Euro hovers near 4-month peak as EU leaders tackle "mission impossible"
By Hideyuki Sano
TOKYO, July 20 (Reuters) - The euro hovered near four-month highs against the dollar on Monday, with investors holding out hope that European leaders will break a deadlock and hammer out an economic rescue deal in their marathon summit talks.
The euro changed hands at $1.1415 EUR=, down 0.1% but still not far from a four-month high of $1.1452 touched on Wednesday.
EU leaders are at an impasse over a proposed 750 billion euro ($858.30 billion) recovery fund, which is supposed to be raised on behalf of them all on capital markets by the EU's executive European Commission.
That would be a historic step towards greater fiscal integration for the union, but a group of "frugal" wealthy north European states were pushing for a smaller fund and seeking to limit how payouts are split between grants and repayable loans.
A source said 350 billion euros on grants was the maximum acceptable for the camp of thrifty northerners, compared with 400 billion seen as the bare minimum by many others, including Germany and France.
"Given that they can narrow down their differences to just 50 billion (euros), markets are somewhat still hopeful of a compromise agreement, though the risk of the deal being called off totally remains," said Christopher Wong, FX analyst at Maybank in Singapore.
As European Council President Charles Michel urged leaders to achieve "mission impossible", diplomats said it was possible that they would abandon the summit and try again for an agreement next month.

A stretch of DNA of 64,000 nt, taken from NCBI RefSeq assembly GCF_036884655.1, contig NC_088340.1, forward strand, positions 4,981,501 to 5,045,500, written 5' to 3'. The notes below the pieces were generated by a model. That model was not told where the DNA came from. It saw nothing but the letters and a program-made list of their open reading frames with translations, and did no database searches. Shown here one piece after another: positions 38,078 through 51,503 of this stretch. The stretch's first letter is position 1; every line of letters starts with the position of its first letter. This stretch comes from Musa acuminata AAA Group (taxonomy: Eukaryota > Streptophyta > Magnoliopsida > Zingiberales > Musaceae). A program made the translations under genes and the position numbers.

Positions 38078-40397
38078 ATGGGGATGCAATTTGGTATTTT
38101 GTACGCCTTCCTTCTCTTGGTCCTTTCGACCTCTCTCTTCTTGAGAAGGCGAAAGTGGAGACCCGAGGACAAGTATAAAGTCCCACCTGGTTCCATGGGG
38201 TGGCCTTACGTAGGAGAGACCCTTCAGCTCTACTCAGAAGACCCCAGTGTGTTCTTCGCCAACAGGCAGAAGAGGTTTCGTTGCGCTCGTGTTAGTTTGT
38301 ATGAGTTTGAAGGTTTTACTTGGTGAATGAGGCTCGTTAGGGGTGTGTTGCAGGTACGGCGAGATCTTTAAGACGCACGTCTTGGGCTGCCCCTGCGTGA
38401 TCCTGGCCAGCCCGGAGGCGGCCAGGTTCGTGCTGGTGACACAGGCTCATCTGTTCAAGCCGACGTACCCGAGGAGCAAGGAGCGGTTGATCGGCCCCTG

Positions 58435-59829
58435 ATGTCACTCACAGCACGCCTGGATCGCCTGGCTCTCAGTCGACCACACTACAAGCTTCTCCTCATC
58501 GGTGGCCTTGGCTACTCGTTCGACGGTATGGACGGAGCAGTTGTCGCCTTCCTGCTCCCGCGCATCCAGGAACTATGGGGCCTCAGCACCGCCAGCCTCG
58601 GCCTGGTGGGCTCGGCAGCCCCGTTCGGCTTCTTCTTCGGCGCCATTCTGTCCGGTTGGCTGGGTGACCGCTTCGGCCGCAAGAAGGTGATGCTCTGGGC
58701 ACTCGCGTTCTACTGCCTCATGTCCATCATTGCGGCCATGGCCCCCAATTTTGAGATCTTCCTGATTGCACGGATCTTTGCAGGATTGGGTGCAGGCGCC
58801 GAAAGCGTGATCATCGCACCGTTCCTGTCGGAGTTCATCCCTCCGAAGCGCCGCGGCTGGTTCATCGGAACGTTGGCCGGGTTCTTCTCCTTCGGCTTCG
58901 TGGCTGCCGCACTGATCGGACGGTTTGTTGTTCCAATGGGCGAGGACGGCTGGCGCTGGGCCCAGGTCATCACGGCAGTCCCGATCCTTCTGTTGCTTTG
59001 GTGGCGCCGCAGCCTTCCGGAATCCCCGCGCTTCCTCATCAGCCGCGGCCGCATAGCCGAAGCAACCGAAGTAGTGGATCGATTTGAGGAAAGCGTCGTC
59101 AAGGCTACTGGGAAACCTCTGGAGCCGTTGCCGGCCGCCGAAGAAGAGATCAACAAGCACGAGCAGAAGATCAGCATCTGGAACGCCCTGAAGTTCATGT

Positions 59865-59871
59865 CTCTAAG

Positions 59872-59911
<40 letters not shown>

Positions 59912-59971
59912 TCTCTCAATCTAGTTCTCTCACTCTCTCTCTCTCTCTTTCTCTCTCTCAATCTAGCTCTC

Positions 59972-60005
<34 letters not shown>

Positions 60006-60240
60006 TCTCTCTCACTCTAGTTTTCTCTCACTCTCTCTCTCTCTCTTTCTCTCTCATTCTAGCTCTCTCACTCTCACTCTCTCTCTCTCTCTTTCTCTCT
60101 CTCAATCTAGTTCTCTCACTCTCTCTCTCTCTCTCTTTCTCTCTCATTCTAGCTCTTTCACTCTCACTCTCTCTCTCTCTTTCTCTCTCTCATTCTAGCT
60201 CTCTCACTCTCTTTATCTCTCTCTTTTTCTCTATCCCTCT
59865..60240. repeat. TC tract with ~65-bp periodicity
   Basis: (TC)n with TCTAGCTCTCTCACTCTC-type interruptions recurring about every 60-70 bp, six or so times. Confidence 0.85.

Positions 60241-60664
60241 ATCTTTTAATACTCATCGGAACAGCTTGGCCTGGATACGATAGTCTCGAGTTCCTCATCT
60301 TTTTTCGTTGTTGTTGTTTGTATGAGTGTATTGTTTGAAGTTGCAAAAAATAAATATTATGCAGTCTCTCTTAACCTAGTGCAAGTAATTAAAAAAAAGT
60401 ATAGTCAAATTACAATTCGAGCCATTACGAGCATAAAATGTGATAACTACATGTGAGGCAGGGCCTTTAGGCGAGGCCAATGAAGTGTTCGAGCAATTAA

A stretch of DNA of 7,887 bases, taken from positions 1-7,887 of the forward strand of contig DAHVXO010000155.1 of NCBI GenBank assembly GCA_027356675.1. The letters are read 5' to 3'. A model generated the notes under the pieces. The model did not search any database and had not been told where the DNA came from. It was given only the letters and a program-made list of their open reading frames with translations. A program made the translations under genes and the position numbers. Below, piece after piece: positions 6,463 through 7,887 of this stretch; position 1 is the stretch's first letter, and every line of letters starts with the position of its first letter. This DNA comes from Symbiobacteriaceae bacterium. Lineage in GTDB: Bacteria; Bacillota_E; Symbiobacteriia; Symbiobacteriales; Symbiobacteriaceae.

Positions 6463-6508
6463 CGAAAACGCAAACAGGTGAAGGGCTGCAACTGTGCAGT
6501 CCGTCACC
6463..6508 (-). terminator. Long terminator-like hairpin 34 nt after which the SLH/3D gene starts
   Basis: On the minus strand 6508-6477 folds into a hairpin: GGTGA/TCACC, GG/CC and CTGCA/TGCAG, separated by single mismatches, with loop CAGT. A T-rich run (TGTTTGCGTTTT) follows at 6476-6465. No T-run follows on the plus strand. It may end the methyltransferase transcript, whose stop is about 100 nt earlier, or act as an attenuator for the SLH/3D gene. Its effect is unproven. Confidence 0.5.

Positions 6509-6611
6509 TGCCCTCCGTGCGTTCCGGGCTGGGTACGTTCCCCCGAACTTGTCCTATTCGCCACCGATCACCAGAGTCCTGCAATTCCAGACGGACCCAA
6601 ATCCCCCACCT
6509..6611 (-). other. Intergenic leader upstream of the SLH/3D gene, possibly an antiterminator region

"If they do come to an agreement, we should see a further rally in the euro," said Yujiro Goto, chief currency strategist at Nomura Securities.
But many market players also believe the euro will be supported even if the deal is not reached this time, as long as there remains the prospect of a deal on the stimulus.
"I don't know what to expect from the summit. But even if there is no agreement, the impact will be limited given the euro appears to have a fairly strong momentum these days," said Yukio Ishizuki, senior strategist at Daiwa Securities.
The dollar index USD= rose 0.2% to 96.157, as the U.S. currency gained, as it often does since the pandemic, on a retreat in U.S. stock futures.
But its advance was kept in check as investor risk appetite continues to be strong, underpinned by bets of more stimulus not just from Europe but also the United States.
A battle in the U.S. Congress over a new coronavirus-aid bill began late last week as Republicans and Democrats pushed for their own agenda.
The Republicans want the upcoming coronavirus aid bill to cost no more than $1 trillion while leading Democrats have pledged to fight for much more - in the range of the $3 trillion bill.
"We see more political pressure on the Republicans to compromise on Democratic objectives because Republicans are trailing badly in polls...Senate Republicans are not in a position to hold back stimulus," wrote Steven Englander, head of global FX strategy at Standard Chartered Bank New York branch in a report.
Expectations of more government spending have offset worries about rising coronavirus cases in the United States as well as fears over deteriorating U.S.-China relations.
The British pound fell 0.3% to $1.2526 GBP=D4 while the Australian dollar shed 0.15% to $0.6983 AUD=D4.
The Japanese yen JPY= eased 0.3% to 107.34 per dollar JPY=.
It showed no reaction to Japan's trade data that showed exports in June plunged 26% from a year earlier, worse than expected.
The offshore Chinese yuan held firm at 6.9931 per dollar CNH=, only a tad below last week's four-month peak of 6.9806.
($1 = 0.8738 euros)
(Additional reporting by Tom Westbrook in Singapore, Editing by Kim Coghill and Jacqueline Wong)
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